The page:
THIS right here is everything. Especially the part about being happy as a reader. As someone who LOVED reading for the act of it, reading a book I didn’t enjoy didn’t ever make sense to me. I have friends and people in my life who read for the purpose of knowledge and information – I was always a person who read for pleasure. It was why when work and life (and now very tired eyes) chipped away at my ability to do it I was so sad and devastated. I love seeing and knowing people gravitate to books because of love and pleasure. Not nearly enough of that in the world.
I love this post, Katie! I think a lot of us had the same feeling of being “behind” this year as we saw all the things everyone else got up to while we’re all stuck at home, and it’s been difficult to shake that off at times. I’m so happy it sounds like you’ve found your way to being content with your own pace and your own path. After all, as long as it brings us happiness, it doesn’t really matter how many books we read in a year, and I love that the books you read this year gave you the comfort of happy endings and a reminder that oftentimes things do end up okay.
I definitely struggled to read this year, and while I started a number of books, I only managed to finish one back in February. I think the stress of the year sapped a lot of my reading brain, but I’m hoping I can find it again in 2021.
I love that you and Heather both adored The House in the Cerulean Sea, and I am very much looking forward to diving into it someday. The books you’ve mentioned in this post all sound really interesting, and if you don’t mind talking about them I’d love to hear more about Circe, Beach Read, and The Worst Best Man.
The feeling of being “behind” was so strong for me for so much of this year, and I’m sure it’ll crop up again in the new year. But I think I’m learning to appreciate my own journey and my own happiness, which is not always a straight path—and I hope I can make other people feel better about it all too.
And I could talk about those three books you mentioned forever, so here goes! Circe is retelling of the story of a Greek enchantress who was featured in The Odyssey, and it focuses on her power as a woman in both the world of gods and world of mortals—and what happens when she chooses her love for men over her place among immortals. It was an emotional roller coaster in the best way, and it was a really interesting story of female power in worlds that don’t know what to do with it. (It’s also apparently being adapted for HBO!). And Beach Read is a story about two rival authors and former college classmates (a romance novelist and a literary fiction writer) who find themselves living next to each other in a small community of beach homes one summer. After learning they’re both dealing with writer’s block, they make a pact to try writing in each other’s genre, and along the way, they have very hot sexy times….and possibly fall in love. 😉 It’s a really great exploration of why romance novels and stories with happy endings are so beautiful. It’s meta in the best way. And The Worst Best Man is about a Brazilian-American wedding planner who was left at the altar but ends up finding herself working with the best man who seemingly encouraged her fiance to jilt her. I absolutely loved how warm (and often hot) this book was and what it said about family and culture along with its love story.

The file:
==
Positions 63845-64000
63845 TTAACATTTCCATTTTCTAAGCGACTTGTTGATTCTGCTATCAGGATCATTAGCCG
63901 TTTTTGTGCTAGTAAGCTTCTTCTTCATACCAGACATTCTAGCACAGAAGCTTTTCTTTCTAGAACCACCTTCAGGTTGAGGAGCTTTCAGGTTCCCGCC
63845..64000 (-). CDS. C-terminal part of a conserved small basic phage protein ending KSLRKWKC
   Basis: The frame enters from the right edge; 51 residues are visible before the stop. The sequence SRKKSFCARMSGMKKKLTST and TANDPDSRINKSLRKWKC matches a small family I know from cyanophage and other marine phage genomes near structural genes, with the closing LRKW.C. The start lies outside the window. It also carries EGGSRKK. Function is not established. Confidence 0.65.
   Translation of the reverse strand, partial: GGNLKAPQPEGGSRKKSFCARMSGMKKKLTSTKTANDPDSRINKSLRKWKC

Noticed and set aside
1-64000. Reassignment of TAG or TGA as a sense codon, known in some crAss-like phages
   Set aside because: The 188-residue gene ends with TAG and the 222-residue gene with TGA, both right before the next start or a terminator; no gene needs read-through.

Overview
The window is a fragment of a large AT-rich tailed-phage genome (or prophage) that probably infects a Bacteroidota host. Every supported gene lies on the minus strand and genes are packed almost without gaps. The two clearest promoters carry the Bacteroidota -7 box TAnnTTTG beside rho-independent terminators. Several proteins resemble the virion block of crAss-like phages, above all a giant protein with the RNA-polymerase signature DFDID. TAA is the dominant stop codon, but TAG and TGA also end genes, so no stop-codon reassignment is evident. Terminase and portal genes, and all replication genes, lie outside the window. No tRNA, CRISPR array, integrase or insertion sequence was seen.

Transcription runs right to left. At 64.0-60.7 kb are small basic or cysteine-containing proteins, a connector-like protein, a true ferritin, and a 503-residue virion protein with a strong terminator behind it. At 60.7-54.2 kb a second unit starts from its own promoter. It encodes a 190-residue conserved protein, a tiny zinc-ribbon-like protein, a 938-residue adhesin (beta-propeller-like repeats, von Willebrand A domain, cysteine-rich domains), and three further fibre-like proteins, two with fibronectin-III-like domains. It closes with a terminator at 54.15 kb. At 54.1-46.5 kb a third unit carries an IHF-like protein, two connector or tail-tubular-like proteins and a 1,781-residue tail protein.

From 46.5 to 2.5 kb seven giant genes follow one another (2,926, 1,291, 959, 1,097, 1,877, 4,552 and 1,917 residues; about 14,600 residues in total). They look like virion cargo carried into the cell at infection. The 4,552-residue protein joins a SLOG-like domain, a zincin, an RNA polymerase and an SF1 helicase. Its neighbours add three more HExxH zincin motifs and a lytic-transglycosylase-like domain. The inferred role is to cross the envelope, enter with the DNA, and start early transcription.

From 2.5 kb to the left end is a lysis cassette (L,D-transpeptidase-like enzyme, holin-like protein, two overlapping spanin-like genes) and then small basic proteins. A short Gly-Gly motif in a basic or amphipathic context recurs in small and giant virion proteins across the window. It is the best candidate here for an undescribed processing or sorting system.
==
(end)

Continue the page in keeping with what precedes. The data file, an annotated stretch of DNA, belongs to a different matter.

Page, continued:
Thanks for all the info!! These books all sound really fun in different ways and I’m hoping I’ll get the chance to read them all in 2021. I’ve always been into mythology and of course stories about female power are my jam, so Circe sounds fascinating! I picked up Beach Read at my local bookstore recently since I can’t resist a good book about books/writing and a romance is always a plus lol, so I’m really looking forward to that. And The Worst Best Man sounds like such a great premise for a book, so I will definitely have to read that sometime!
I owe my love for Beach Read entirely to you and so does everyone who took our rec and read it. That book spoke to my heart in such a visceral way and I can’t thank you enough for recommending it. This is a beautiful piece, friend and I can’t wait to check out The House in the Cerulean Sea as soon as I’m back in the game reading. I got to read a lot more this year thanks to Covid, but English major problems then immediately got burnt out. But it’s a process and everything about this piece is exceptional.
I’m so glad you loved Beach Read as much as I did! I’m also so excited for you to discover The House in the Cerulean Sea whenever you’re ready for it. I know the burnout is real when you’re an English major, so take your time—it’ll always be there!
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Audible (after tries and failures) has brought books back into my life in a real way. Not in the voracious ways it once did but in the pleasure ways that I emotional attach to the act of reading. The biggest hurdle is narrator for me now. But the fun of that is when I discover a narrator I love I become loyal to them and will explore books I might never have picked up otherwise. My love of Richard Armitage’s narration opened me up to CJ Tudor’s work and The Other People was devastatingly good and I was riveted from start to conclusion.
I finally sat down and listened to Sapiens which was extraordinary in and of itself, but had a gravity this year that made me really reflect differently on how I navigate and absorb societal response, reaction and change. But if we want to talk about joy, and don’t we always, The Jane Austen Society was my book of perfection. In a year of isolation this story centering on a love of Austen and the connections made through the desire to preserve her legacy was a simple story on its face, but a layered and wonderfully restorative tale of how our solace and happiness are embedded in our ability to be true to ourselves. I listened to it twice.
And clearly after this week, I will be picking up The Duke and I next.
I really need to get into audiobooks! I feel like I’m someone who keeps trying to get into podcasts and has struggled with that, but maybe audiobooks could be a good alternative. Give me an attractive voice telling the story, and I’ll probably be sold. 😉